So we have established that much of the training you would like to do is available free.  That education can stand on it’s own or supplement traditional educational options.  But wait, there is more, if you order now, you will receive, absolutely free, stuff.  Stuff that includes electronics, gift cards, software, promotional opportunities, consultations and much more.  Everything starts at the Windows Dev Center where there is a rewards program available regardless of where you live in the world (rewards are by country, your mileage may vary).  Dev Center Benefits is a recent innovation from the Dev Center.  There are multiple levels of participation and each level provides unique rewards to you as you grow your knowledge and abilities in Windows Platform Development.  Even at the introductory “Explorer” level you can get free membership in the Dev Center, Gift Cards, design and architectural guidance along with discounts for services like localization.  By the time you work your way up to the top level of “Master” you will have assistance with marketing, early access to Windows SDKs and many other rewards.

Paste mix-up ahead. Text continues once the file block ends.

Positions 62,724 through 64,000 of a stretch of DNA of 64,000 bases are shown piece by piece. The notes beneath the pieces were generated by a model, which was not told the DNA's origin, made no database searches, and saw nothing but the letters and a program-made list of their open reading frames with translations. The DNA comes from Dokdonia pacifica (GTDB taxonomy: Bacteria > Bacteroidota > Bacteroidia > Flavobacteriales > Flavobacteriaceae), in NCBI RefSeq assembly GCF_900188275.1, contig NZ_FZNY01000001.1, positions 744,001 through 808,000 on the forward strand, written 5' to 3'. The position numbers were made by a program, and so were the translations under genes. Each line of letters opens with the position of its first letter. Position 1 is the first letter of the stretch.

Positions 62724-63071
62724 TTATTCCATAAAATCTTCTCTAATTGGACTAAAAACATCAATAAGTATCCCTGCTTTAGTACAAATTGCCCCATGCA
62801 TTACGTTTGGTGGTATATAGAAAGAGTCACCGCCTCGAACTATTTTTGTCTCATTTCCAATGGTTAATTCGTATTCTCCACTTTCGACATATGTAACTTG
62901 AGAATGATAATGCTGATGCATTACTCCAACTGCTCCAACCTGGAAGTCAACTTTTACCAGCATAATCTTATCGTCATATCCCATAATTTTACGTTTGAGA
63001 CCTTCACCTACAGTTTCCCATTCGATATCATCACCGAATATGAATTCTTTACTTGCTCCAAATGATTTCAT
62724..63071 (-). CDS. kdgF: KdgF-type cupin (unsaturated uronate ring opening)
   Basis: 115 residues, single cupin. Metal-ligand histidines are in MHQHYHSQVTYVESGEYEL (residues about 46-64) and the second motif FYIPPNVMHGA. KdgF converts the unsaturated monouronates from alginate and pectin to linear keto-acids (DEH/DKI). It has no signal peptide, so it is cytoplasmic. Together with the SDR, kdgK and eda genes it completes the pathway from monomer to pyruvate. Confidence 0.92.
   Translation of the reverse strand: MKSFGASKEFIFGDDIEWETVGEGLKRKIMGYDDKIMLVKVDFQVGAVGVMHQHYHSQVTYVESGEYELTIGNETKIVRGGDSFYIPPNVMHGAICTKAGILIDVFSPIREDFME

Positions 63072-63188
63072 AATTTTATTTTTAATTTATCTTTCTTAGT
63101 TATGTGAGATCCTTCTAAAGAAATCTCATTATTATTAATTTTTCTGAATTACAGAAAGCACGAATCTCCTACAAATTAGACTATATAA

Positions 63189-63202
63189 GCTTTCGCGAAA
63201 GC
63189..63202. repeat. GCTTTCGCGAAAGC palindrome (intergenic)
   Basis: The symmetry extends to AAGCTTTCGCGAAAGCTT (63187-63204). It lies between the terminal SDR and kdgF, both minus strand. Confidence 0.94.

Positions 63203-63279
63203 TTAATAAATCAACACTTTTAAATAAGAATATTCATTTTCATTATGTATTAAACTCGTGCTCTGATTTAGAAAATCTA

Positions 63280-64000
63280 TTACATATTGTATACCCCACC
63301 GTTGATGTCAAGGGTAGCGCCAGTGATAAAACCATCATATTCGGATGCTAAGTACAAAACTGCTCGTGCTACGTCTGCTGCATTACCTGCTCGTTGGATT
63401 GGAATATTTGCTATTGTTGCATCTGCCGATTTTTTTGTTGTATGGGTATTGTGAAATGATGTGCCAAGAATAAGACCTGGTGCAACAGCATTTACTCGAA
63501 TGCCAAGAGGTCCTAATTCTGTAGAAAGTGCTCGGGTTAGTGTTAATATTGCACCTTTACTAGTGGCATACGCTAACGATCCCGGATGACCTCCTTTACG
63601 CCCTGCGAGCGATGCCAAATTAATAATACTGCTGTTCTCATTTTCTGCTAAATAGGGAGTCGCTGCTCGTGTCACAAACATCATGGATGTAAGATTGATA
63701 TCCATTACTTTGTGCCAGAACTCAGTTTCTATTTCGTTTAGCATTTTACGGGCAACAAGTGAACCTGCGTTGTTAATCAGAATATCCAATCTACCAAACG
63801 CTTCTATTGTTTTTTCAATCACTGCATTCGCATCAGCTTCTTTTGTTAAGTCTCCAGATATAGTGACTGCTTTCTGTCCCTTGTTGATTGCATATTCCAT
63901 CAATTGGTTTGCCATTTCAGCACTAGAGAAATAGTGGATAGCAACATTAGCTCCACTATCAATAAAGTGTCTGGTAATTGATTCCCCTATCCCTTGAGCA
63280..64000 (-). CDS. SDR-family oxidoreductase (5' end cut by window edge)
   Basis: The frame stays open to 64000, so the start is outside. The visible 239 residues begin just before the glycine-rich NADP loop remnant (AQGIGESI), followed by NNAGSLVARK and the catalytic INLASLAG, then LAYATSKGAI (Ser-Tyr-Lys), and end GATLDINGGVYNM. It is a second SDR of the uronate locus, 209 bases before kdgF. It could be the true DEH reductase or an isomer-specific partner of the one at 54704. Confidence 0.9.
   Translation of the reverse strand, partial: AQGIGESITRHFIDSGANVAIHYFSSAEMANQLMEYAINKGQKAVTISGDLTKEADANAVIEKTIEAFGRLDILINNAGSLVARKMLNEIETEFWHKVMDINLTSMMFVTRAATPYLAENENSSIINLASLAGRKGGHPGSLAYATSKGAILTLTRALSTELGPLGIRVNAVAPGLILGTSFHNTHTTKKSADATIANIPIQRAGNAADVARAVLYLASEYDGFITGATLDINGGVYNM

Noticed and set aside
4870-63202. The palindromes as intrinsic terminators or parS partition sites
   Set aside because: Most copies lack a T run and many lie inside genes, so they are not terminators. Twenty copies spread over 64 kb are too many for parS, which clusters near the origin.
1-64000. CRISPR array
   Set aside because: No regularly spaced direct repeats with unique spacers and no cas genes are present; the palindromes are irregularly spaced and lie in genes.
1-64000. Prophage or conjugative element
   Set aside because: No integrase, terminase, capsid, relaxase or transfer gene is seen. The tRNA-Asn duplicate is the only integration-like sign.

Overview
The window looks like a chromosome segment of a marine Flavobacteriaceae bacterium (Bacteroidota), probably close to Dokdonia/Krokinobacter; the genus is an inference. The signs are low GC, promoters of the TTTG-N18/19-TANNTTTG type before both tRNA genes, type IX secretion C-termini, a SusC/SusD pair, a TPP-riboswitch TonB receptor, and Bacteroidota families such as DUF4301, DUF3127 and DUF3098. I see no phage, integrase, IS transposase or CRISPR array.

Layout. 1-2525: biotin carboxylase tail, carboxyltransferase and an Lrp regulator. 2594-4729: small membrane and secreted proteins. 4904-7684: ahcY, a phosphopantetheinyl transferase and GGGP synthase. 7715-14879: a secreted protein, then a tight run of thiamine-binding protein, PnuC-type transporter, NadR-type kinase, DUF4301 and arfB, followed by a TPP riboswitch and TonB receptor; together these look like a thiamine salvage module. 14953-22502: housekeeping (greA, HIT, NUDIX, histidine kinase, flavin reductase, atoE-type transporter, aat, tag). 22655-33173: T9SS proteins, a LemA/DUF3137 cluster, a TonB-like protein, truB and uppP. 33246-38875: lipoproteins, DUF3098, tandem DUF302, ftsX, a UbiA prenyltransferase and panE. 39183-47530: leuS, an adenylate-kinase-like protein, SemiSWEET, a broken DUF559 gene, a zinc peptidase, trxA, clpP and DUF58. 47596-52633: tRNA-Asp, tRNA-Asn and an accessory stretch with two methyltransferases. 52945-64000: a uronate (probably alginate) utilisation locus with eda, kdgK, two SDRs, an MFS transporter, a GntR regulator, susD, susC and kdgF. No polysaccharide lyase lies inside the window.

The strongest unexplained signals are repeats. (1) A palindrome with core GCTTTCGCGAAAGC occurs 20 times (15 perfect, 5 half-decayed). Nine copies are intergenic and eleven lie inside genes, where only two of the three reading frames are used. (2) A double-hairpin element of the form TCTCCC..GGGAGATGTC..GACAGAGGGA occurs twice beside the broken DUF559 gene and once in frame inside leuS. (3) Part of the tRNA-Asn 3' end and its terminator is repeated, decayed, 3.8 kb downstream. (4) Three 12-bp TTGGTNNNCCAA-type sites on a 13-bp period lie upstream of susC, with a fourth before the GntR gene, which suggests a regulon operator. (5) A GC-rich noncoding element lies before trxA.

For those of you who have been around for a while, you probably know about DVLUP.  Well, now DVLUP is directly connected to Dev Center Benefits.  So when you go to Dev Center Benefits you can see your DVLUP status along with offers from your Dev Center status.  If you haven’t been to DVLUP in a while, it’s time to revisit it.  Challenges have been updated, new ones are being introduced and your opportunity for points is constantly evolving.  Challenges and Rewards vary by country but look for new stuff in both categories as the programs continue to be updated.
Lastly, we in Canada are spoiled rotten with the Developer Movement.  You can find rewards like the Microsoft Surface Pro 3 or Phone Devices or even Monitors and XBoxes.  Basically you get rewarded for learning.  The challenges are geared towards progressive learning.  You can collect points just for learning how to develop software for the Windows Phone and Windows stores.  Moreover, the way the challenges are structured to introduce you to a concept and then it layers on additional features to gain additional points.  Those points are then exchanged for great rewards.  Just another way that self-education is not only free but it pays!

It Pays to Learn

So basically what it comes down to is that it not only is free to learn but it pays to learn.  Of course, the big gain is your ability to build a career that can carry you through life doing something you love. A career that is interesting, exciting and is not going to be replace by computers.  If you are looking to develop for Microsoft Platforms, start at the Microsoft Virtual Academy, then once you have a handle on things, float over to the Dev Center where you can get all the tools you need to practice your new skills (again for free).